The Director-General of the National Parks and Wildlife Service will be responsible for preparing recovery plans for all endangered species. Ideally, plans will also be prepared for all vulnerable species. However, the resource implications of this are significant and it means that the director-general must have the discretion to make a decision on plan preparation for vulnerable species. There may also be situations where plans will be required for certain vulnerable species before work on all endangered species has been completed. In some cases, for example, a plan may sensibly and economically deal with a coherent group of species, some endangered and some vulnerable. It would be absurd to have to exclude the vulnerable species from a composite plan. Plans will usually provide information on species status, habitat requirements, principal threats, recovery objectives, recovery criteria and actions needed. Priority will normally be given to preparation of plans for species which are endangered nationally.
The relevant agencies will be consulted in the development of plans and approval of the Minister for each affected agency must be obtained before any action relating to their administration is included in a recovery plan. The bill states explicitly that the director-general must take socioeconomic factors into account in the recovery planning process, as does the Minister in deciding whether to approve a draft plan. Threatening processes are defined in the bill as those processes which have or may have the capability to threaten the survival or evolutionary development of any plant or animal species or ecological community. Key threatening processes will be listed by the scientific committee, but subject to ministerial review, and may be the subject of threat abatement plans, prepared on a priority basis by the Director-General of the National Parks and Wildlife Service.
Examples of key threatening processes may include habitat loss, fragmentation, competition, predation and habitat degradation by feral animals. Like recovery plans, threat abatement plans will consider socioeconomic consequences at both the draft and approval stages. The plans will not be strictly binding on authorities but every effort must be taken to implement measures in an approved threat abatement plan. The Minister for the Environment must be informed of any decision by an agency which is inconsistent with the requirements of a plan, and any disputes will be settled by the relevant Ministers or, if necessary, by the Premier. Recovery plans and threat abatement plans must be taken into account by consent or determining authorities and by the Director-General of the National Parks and Wildlife Service when deciding whether or not to issue a licence or to grant concurrence to an action which is likely to have a significant impact on threatened species.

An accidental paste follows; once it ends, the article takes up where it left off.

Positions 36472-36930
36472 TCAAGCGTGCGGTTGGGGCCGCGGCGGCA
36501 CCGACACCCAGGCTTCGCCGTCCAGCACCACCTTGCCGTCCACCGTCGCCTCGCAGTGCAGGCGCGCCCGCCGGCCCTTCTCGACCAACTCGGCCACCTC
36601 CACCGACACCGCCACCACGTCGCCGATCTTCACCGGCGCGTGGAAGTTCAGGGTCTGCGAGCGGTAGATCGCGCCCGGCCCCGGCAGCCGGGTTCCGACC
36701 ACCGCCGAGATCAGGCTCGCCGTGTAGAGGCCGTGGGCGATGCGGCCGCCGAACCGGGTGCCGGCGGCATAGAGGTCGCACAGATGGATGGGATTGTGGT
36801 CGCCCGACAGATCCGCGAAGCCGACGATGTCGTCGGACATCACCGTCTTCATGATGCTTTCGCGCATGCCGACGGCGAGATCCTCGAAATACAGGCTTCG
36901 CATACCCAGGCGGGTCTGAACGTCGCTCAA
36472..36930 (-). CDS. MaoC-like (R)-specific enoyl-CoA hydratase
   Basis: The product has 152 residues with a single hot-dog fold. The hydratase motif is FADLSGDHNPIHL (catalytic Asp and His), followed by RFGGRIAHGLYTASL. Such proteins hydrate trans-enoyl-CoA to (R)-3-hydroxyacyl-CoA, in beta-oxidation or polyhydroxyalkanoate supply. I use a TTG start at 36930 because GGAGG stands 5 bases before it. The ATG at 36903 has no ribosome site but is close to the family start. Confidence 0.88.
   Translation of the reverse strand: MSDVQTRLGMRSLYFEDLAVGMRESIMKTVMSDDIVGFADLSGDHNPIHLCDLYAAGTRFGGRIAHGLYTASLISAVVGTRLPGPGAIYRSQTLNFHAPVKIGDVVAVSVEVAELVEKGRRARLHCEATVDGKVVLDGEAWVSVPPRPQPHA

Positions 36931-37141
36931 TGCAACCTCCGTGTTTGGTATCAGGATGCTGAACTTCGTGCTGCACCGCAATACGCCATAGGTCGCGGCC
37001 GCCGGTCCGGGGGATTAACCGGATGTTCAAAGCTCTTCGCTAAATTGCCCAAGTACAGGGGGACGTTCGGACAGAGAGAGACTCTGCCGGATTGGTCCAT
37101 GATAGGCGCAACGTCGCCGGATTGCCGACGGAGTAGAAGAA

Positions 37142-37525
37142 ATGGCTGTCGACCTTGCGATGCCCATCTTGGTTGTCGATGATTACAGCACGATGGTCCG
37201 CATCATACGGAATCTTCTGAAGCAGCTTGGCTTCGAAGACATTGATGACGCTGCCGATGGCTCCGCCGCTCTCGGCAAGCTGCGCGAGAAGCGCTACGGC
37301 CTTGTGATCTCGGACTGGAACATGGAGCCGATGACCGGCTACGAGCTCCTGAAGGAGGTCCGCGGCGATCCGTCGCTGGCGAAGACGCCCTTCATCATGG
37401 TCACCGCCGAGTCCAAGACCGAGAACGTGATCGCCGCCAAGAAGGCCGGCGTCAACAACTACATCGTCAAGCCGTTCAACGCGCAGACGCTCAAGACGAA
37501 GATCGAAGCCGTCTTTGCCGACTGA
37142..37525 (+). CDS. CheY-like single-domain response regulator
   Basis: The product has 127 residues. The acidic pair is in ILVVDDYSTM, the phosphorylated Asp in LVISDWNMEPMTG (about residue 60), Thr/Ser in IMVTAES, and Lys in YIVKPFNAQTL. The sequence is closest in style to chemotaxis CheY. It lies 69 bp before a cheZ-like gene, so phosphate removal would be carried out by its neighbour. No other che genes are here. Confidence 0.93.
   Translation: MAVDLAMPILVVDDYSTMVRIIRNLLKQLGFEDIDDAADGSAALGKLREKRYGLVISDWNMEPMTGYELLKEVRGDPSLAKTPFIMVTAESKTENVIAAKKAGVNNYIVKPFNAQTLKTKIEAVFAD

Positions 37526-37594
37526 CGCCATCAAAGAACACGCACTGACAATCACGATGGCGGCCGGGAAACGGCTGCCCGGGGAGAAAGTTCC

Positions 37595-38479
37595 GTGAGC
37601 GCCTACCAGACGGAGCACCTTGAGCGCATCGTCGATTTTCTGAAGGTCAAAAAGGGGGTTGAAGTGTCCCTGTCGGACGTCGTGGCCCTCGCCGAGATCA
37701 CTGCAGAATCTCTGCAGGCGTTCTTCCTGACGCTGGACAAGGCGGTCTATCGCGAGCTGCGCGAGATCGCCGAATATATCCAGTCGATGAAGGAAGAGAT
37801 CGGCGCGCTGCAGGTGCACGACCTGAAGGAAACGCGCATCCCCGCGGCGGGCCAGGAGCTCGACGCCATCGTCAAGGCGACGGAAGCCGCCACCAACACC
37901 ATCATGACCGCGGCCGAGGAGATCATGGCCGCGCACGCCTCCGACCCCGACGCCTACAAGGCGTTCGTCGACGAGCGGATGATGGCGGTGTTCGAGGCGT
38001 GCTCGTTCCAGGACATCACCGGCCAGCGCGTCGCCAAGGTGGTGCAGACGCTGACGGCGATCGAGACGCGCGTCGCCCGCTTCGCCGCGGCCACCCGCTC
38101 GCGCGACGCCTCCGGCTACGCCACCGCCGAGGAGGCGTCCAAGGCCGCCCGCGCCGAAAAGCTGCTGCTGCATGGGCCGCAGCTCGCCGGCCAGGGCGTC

As mentioned earlier, the legislation minimises the need for separate licensing and integrates the conservation of threatened species into the development control processes of the Environmental Planning and Assessment Act. In areas of declared critical habitat, an action requiring development consent under part IV of the Act or activity approval under part V will require a species impact statement. If the statement indicates that endangered species are involved, the following factors apply: first, where a matter is determined by the Minister for Urban Affairs and Planning or another Minister, it will be necessary to consult the Minister for the Environment before a decision is made. Where the director-general's advice is not accepted, the reasons must be provided. Otherwise, all actions impacting on declared critical habitat or on endangered species, communities or populations needing consent or approval under parts IV or V of the Environmental Planning and Assessment Act will require the concurrence of the Director-General of the National Parks and Wildlife Service.
Actions which require development consent or approval and are likely to have a significant impact on endangered species but do not occur within critical habitat will also need a species impact statement and will trigger the consultation or concurrence provisions I have just mentioned. However, concurrence provisions will not apply where a significant impact only affects vulnerable species. In those cases, consent or determining authorities will be required only to consult with the director-general. Actions which do not require consent or approval under the Environmental Planning and Assessment Act, but are likely to have a significant impact on threatened species - as listed in the legislation at the time - will require the issue of a licence by the Director-General of the National Parks and Wildlife Service to protect the applicants from prosecution for harming threatened species or their habitat.